A team from UK-based law firm, Pinsent Masons, has won the London leg of the Global Legal Hackathon, as teams all around the world took part, from Australia to Singapore to California, in this weekend’s legal tech innovation event.
The winning team, headed by Orlando Conetta, Head of R&D at Pinsent Masons, created a platform for helping partners to vote on new initiatives and internal project suggestions. The system had two main parts, an on-boarding channel, which helped the firm to triage the many ideas that are suggested internally, and a blockchain voting system that ensured that all votes were properly logged no matter how large or dispersed the firm around the world. The team also included: Michael Bell, Ben Cooper, Alisha Kouser and Olivia Irrgang.
It was a good example of using technology in a practical way to solve a well-defined problem. Large law firms, with multiple offices and sizeable partnerships cannot easily vote on the myriad of internally produced ideas or manage the process. The use of a blockchain system, in this case, Ethereum, helped to provide a permanent and reliable record of votes, which was also operating on a global scale. It was also cost effective.
The initial part of the platform combined tech and human endeavour to help filter ideas and to make sure partners were not presented with multiple similar proposals from inside the firm. The Pinsent Masons team had also made sure to provide answers to the commercialisation criteria, which were part of the judges’ guidelines, i.e. teams had to show how they would take their product to market. They also had to show some evidence of potential user interviews to prove there was a real need for the solution – no small feat to achieve over a weekend.
The Pinsent Masons team setting out their reasoning: ‘No cost effective means of rapidly polling partners.’ Orlando Conetta pictured with mic.
There were many great ideas presented by the five other teams. In fact, they were all very compelling ideas and it must have been hard for the judges (see video below) to decide which were best.
However, the runner up was an A2J application to help litigants in person, which had some help from a team member who came from IBM Watson. Team members included: Keith Hardie, Yee Mun Ooi, Alex Goff, Toks Hussain and Mariela Petsova.
The LipSynch A2J team created Polly, which was described as ‘related to Watson and ROSS Intelligence’ and made use of IBM’s NLP tech and also its sentiment analysis system. Although there are other chat bots on the market that seek to help A2J clients the team created something very comprehensive.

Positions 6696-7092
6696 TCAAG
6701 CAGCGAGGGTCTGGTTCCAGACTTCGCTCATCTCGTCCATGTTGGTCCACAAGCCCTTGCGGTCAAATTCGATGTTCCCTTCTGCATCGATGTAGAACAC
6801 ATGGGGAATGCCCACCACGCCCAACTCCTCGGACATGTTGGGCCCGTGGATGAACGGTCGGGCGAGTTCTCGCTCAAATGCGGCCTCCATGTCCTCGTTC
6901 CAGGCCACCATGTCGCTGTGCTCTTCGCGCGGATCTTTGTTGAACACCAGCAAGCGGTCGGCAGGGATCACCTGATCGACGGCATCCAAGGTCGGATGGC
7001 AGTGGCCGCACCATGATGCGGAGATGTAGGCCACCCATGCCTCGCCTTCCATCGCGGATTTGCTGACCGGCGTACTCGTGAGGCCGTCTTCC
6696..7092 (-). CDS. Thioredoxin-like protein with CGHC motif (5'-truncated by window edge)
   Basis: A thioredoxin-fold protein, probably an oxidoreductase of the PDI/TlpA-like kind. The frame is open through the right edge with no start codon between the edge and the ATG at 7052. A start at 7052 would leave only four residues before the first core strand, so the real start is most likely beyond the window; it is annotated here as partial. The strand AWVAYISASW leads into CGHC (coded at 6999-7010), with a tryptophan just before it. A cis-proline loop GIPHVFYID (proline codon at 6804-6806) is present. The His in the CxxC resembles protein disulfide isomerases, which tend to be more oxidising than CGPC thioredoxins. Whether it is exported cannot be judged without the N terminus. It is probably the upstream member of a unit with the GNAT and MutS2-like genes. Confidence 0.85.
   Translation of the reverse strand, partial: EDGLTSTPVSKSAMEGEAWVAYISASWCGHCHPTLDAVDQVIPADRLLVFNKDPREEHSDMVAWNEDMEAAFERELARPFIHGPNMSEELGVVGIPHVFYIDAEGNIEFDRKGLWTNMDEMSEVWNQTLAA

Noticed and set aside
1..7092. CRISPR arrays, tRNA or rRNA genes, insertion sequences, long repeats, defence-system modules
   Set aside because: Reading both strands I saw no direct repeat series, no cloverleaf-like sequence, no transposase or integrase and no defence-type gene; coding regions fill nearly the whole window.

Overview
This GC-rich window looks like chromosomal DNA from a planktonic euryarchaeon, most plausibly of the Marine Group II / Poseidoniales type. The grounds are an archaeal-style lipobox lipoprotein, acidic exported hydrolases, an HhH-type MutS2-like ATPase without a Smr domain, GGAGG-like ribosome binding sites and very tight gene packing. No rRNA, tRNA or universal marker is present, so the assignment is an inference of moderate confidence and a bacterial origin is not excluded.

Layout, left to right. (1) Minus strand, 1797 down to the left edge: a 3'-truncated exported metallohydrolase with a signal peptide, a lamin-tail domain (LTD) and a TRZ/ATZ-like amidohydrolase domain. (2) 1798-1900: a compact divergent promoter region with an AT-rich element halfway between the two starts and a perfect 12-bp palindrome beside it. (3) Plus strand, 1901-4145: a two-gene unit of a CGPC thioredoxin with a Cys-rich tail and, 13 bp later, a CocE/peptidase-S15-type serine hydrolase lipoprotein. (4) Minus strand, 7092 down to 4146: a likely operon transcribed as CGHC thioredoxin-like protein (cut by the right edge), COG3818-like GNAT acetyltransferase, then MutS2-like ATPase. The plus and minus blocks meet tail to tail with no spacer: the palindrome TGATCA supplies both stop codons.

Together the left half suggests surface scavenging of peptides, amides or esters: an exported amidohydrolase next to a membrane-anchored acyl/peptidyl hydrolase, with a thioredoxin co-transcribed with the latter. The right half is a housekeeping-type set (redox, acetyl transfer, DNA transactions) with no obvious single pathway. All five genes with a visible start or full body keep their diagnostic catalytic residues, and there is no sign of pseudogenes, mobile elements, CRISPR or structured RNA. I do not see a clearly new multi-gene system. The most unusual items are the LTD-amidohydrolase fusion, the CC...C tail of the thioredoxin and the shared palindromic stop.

The platform helped onboard a litigant in person going through a divorce via a smart phone app. Its chat bot helped guide the person through the steps and also collected data. It helped them draft submissions to the court, using the sentiment analysis system from IBM to tell the user to maybe change their tone/language if they got too carried away in their written submission.
Polly also provided the user with a checklist of things to do, and even helped calculate financial data submissions. One question they faced was: ‘How can this replace a human lawyer?’ And the answer was that litigants in person already operate without a lawyer, so this is only helping, not replacing anyone. One might say the justice system has already abandoned many people and tech like this is really helping to fill the gap. So congratulations to the team on coming in as runner up.
Overall, a great event. Much will be learnt from this first Global Legal Hackathon, which will come back now every year. P.S. this is not over yet. Winners of this stage go through to a second stage and then have a chance to go to New York for the final presentation of the global winner in the Spring.
A global overview of what went down will also be added, hopefully by tomorrow. But for now please enjoy some short videos of what went down that includes the other entrants.
Pinsent Masons presentation.
Presentation by runner up, the A2J, litigants in person application, called ‘Polly’, by team LipSync, which had some input from IBM Watson.
Video of Christina Blacklaws, soon to be President of the Law Society of England & Wales (currently Vice President), talking about the event and announcing the winner and runner up.
The RegChain team – providing a solution for GDPR for SMEs. Team included Alkesh Acharya and Fraser Matcham.
The Legalytics team included Murtaza Amirali, Dr. Mehmood Hassan, Ashok Panchabakesan and Mohamed Sajeed Hameed. They created a centralised legal data analysis system that showed billing, time, indexing, work location data and was GDPR compliant, among other aspects.
The Smartcomms.ai team, which included some team members from Vodafone and was focused on using NLP and machine learning to help make our email inboxes more efficient.
And, the LexisNexis team had a blockchain application to help with conveyancing. Nicely executed platform that allows all parties to jump on and sign and for a fraud-proof record of the transaction and signatures to be held on the blockchain. Really liked the answer to the question: ‘How will you commercialise this?’ The answer was along the lines of: ‘This is blockchain, so it will be free.’
The four independent judges were: Christina Blacklaws, Joanna Goodman, Richard Sykes and Frank Jennings. Special mention to consultant, Rob Millard, and also David Terrar of Agile Elephant who helped get the London leg off the ground. And yes, the winner was from the host, Pinsent Masons, but, it’s fair to say it was overall the best application which met the judging guidelines.